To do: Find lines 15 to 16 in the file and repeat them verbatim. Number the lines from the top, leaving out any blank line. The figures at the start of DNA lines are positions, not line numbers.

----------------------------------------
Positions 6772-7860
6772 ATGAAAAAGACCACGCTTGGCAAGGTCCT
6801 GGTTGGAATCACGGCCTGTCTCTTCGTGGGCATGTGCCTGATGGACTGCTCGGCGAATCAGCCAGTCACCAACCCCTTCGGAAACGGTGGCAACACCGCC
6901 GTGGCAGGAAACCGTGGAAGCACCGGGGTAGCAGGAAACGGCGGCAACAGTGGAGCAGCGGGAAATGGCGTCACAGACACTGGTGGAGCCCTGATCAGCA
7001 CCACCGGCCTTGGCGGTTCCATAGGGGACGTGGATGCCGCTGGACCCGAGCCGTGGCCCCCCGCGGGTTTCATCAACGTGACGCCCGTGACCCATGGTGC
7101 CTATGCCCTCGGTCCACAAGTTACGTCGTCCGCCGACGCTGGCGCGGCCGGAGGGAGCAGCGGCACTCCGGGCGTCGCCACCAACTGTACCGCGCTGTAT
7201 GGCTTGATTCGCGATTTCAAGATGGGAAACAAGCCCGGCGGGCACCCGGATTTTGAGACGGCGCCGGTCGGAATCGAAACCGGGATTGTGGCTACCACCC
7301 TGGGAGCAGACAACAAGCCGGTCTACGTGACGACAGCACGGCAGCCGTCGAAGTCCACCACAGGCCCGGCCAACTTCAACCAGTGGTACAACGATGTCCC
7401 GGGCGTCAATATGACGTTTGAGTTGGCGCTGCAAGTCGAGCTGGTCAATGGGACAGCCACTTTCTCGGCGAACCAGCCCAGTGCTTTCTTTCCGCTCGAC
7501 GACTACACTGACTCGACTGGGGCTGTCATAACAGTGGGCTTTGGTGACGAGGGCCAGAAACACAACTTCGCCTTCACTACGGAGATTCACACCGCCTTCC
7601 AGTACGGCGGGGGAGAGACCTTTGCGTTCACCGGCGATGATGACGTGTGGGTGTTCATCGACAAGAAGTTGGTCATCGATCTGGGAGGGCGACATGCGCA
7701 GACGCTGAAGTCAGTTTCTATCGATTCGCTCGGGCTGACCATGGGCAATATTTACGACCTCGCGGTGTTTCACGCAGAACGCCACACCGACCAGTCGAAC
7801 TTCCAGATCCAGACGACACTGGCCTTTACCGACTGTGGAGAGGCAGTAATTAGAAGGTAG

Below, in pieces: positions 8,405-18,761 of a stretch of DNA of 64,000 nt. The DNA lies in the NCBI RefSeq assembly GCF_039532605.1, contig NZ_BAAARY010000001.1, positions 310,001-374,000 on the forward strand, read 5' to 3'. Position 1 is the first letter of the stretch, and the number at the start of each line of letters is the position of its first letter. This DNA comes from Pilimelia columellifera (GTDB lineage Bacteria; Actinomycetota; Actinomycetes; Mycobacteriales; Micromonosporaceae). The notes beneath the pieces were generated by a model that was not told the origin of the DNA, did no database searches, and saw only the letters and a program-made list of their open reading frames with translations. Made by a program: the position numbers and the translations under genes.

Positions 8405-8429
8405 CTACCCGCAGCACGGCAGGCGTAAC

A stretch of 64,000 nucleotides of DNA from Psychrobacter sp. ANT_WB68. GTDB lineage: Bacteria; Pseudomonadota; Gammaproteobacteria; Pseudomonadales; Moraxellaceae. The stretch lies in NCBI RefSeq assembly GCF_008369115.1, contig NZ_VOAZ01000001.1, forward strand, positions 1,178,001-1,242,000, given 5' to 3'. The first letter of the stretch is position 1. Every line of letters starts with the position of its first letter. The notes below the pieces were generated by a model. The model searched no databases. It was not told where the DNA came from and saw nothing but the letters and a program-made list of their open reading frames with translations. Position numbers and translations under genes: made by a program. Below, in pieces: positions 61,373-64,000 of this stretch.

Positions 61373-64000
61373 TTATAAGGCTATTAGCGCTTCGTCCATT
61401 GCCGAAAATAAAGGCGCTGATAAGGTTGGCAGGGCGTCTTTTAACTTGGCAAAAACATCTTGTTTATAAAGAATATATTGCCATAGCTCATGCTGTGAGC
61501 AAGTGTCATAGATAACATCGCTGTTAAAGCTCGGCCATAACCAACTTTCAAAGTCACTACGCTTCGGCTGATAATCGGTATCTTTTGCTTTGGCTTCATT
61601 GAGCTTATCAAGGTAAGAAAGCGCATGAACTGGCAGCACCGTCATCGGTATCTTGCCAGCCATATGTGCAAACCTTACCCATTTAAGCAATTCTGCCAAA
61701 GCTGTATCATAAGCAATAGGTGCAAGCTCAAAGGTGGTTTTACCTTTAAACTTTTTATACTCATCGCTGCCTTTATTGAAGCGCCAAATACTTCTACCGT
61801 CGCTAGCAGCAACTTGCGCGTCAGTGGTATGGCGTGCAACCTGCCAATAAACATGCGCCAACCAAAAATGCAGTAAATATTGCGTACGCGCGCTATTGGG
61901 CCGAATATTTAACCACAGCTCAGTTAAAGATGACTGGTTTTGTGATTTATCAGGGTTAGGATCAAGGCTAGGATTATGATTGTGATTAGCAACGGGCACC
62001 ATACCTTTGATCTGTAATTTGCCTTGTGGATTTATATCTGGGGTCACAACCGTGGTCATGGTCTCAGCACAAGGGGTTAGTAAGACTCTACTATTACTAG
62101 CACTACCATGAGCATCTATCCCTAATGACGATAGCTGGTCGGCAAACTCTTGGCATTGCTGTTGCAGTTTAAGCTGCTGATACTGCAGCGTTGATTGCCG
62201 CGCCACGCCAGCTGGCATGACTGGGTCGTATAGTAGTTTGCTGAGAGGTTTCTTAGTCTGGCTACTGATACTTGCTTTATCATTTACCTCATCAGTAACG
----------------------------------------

Positions 8405-8429
8405 CTACCCGCAGCACGGCAGGCGTAAC